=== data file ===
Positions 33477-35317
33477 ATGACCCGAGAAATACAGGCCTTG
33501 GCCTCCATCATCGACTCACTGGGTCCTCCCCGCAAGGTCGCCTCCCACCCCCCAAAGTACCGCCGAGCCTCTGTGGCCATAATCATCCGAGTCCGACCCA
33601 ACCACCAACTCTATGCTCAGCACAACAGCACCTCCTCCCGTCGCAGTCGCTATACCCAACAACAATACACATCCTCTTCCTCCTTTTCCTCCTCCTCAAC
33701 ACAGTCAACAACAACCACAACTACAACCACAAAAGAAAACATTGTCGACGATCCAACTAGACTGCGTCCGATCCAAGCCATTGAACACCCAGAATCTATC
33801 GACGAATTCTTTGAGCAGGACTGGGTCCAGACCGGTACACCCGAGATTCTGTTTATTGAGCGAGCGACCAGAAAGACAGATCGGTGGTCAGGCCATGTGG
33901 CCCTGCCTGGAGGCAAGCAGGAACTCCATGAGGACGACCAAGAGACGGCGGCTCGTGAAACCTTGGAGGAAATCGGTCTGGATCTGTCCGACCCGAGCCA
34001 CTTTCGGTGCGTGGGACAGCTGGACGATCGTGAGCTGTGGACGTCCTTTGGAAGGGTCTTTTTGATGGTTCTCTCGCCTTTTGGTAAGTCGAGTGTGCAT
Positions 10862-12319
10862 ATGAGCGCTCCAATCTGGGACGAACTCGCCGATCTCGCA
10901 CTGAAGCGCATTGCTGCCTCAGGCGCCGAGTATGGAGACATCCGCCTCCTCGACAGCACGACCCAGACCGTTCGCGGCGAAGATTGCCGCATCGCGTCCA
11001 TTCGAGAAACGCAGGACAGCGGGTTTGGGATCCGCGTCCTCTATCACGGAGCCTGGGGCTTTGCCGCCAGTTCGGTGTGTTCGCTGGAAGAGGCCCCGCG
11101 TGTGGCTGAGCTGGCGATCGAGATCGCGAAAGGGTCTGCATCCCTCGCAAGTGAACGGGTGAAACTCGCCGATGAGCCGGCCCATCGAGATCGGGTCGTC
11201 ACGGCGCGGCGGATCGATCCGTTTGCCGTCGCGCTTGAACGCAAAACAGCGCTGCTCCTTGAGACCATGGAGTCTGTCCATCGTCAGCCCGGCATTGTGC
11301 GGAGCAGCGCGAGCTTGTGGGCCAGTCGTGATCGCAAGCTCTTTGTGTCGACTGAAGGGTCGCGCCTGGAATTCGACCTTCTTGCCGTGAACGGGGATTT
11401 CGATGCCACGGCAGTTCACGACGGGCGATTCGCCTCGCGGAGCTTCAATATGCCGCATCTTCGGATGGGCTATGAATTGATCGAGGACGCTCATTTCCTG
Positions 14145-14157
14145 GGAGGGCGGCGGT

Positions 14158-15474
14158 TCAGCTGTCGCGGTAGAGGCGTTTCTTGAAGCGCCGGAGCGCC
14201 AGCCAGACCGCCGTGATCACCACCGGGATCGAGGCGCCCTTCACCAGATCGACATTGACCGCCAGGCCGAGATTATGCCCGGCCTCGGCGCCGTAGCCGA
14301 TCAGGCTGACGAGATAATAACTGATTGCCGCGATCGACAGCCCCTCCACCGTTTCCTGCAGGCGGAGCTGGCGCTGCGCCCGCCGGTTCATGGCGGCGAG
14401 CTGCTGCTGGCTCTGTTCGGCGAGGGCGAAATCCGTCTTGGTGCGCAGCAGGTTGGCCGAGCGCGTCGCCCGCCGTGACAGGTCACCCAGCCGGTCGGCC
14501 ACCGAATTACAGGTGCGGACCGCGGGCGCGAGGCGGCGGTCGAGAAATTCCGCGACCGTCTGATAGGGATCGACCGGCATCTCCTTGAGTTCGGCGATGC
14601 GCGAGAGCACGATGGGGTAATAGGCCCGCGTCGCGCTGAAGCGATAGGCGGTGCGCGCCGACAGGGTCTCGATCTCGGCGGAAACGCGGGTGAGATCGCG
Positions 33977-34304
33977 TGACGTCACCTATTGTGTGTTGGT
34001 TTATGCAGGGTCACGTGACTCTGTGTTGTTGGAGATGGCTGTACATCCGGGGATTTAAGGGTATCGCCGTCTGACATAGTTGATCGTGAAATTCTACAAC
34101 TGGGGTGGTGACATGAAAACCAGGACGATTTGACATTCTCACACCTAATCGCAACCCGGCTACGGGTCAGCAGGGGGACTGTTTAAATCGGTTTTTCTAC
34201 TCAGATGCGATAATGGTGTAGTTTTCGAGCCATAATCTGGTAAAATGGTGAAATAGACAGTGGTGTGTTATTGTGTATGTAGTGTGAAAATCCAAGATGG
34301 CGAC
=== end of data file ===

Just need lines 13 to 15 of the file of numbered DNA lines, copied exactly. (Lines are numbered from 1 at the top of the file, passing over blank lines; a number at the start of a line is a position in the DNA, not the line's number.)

11101 TGTGGCTGAGCTGGCGATCGAGATCGCGAAAGGGTCTGCATCCCTCGCAAGTGAACGGGTGAAACTCGCCGATGAGCCGGCCCATCGAGATCGGGTCGTC
11201 ACGGCGCGGCGGATCGATCCGTTTGCCGTCGCGCTTGAACGCAAAACAGCGCTGCTCCTTGAGACCATGGAGTCTGTCCATCGTCAGCCCGGCATTGTGC
11301 GGAGCAGCGCGAGCTTGTGGGCCAGTCGTGATCGCAAGCTCTTTGTGTCGACTGAAGGGTCGCGCCTGGAATTCGACCTTCTTGCCGTGAACGGGGATTT